With only two days left for the polling in United Kingdom, the Labour leader Jeremy Corbyn has launched the final election push to deny Tories a majority. In spite of Tory candidate Boris Johnson being an unpopular contender, he has been ahead of Corbyn. This has been primarily due to the fact that Conservative supporters continue to stick to the party notwithstanding Boris being their nominee.

It obviously implies that for them the party and its political culture matters. Else there was no reason that Boris continue to have an edge. Though Boris is decried by the common voters, his party is having an edge on Corbyn, if the exit polls are to be believed.

During next two crucial final days Corbyn will focus on the NHS and voters’ finances. His message that the NHS risks being sold off to US corporations as part of a post-Brexit trade deal does appear to have hit home, with activists and candidates saying it is being raised spontaneously by voters on doorsteps and in phone calls.

While Labour has set out the sweeping changes to Britain’s economy it would seek to make if it wins Thursday’s general election, Boris Johnson’s Conservatives have stuck relentlessly to their “get Brexit done” slogan.

Johnson will also crisscross the country in the final three days of campaigning with a focus on traditional Labour heartlands. Johnson himself voted against Theresa May’s Brexit deal twice. But, he will insist: “The Labour party has let you down most of all. Under Jeremy Corbyn, they promised to honour the result of the referendum – before voting against Brexit every chance they had. They won their seats on a false prospectus and then stuck two fingers up to the public … It’s been the great betrayal.”

But this does not appear to make much impact. On the contrary the Labour insiders claim that their canvassing data in many leave areas has improved in recent weeks as the debate has widened beyond Brexit to the state of public services and the future of the health service.

Labour has improved over the past fortnight to about 33%, but it is not enough. Labour is consistently increasing in a way that mirrors 2017 – but at each equivalent stage, Corbyn’s party is a few points behind this time around, and if anything, the gap is slightly widening.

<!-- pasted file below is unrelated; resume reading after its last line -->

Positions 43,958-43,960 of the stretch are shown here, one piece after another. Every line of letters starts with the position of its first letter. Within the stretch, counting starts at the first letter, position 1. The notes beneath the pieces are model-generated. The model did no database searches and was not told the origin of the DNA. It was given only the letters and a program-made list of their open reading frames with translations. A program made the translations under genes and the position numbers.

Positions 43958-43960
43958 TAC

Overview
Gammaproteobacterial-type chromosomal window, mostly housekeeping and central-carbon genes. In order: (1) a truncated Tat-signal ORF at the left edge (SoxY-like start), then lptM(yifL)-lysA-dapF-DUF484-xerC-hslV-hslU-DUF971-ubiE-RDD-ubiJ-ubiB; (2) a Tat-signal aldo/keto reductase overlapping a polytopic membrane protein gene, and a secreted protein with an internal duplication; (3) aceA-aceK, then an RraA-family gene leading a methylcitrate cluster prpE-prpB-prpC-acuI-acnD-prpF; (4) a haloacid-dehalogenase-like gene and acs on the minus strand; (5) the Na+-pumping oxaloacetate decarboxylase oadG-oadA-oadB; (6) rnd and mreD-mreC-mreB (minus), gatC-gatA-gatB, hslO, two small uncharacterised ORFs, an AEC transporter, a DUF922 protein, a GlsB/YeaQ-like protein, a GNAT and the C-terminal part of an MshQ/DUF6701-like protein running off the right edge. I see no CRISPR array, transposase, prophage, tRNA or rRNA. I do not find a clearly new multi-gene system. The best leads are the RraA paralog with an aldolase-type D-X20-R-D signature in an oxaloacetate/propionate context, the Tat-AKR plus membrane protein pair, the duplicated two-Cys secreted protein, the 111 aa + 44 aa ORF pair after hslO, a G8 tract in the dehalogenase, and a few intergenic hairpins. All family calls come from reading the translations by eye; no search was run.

At the BBC debate which was held two days back, Boris Johnson came under pressure on the issue of trust – and whether his Brexit plan would mean checks between Great Britain and Northern Ireland. Nevertheless Corbyn was pressed on his failure to pick a side on Brexit – and questioned on why Europe would offer Labour a new deal when so many frontbenchers back Remain. Corbyn not having a firm stand on Brexit has been his most glaring inability to outsmart Boris.

This election has acquired quite importance is also evident from the fact that former prime ministers have intervened this time. For Corbyn, both Mr Tony Blair and Sir John were “welcome to make their comments”. The question of socialism and capitalism cropped up in a more assertive manner. The voters sought to know which of the philosophies – socialism or capitalism – had helped the poor the most. Corbyn replied, “Socialism, carried out in a democratic way, in this country, Scandinavia and elsewhere, has raised the living standards”, citing the post-war Labour government which created the NHS. He even accused the Tories of allowing inequality to grow.

One of the five surveys from Deltapoll conducted on Saturday, after the head-to-head debate on the BBC on Friday night, in which Corbyn gave a serious, considered performance and tried to call out his rival for “racist remarks” in his past writings. Interestingly, according to Ipsos Mori, Corbyn’s low personal ratings have improved from -60 to -44, while Johnson’s have slumped from +2 to -20.

The experts claim that Conservatives have established a double-digit lead in many of the most recent opinion polls. It is in a commanding position, which makes pundits predict a big majority for Boris. Even after this the election is being described as one of the most unpredictable in years. Obviously the people and experts are not willing to believe the opinion polls. There is widespread mistrust of opinion polls after most of them failed to accurately predict recent election results.

No doubt this is a historic election, the most important choice voters have faced in decades. The result will determine the basic character of Britain. At the heart of Johnson’s appeal is the myth that a vote for the Conservatives is a vote to “get Brexit done”, as if UK’s exit would not be followed by long and tortuous negotiations about the final relationship. But the worst of it lies in the casual indifference a prime minister has shown to a peace process that ended decades of bloody conflict in Northern Ireland.

‘Jeremy Corbyn’s NHS press conference revealed that the US wanted its companies to get unrestricted access to the UK’s medical records, thought to be worth £10bn a year. The NHS is a goldmine of patient data which the United States wants to be quarried by some of its biggest companies. Britain’s health service is home to a unique medical dataset that covers the entire population from birth to death.

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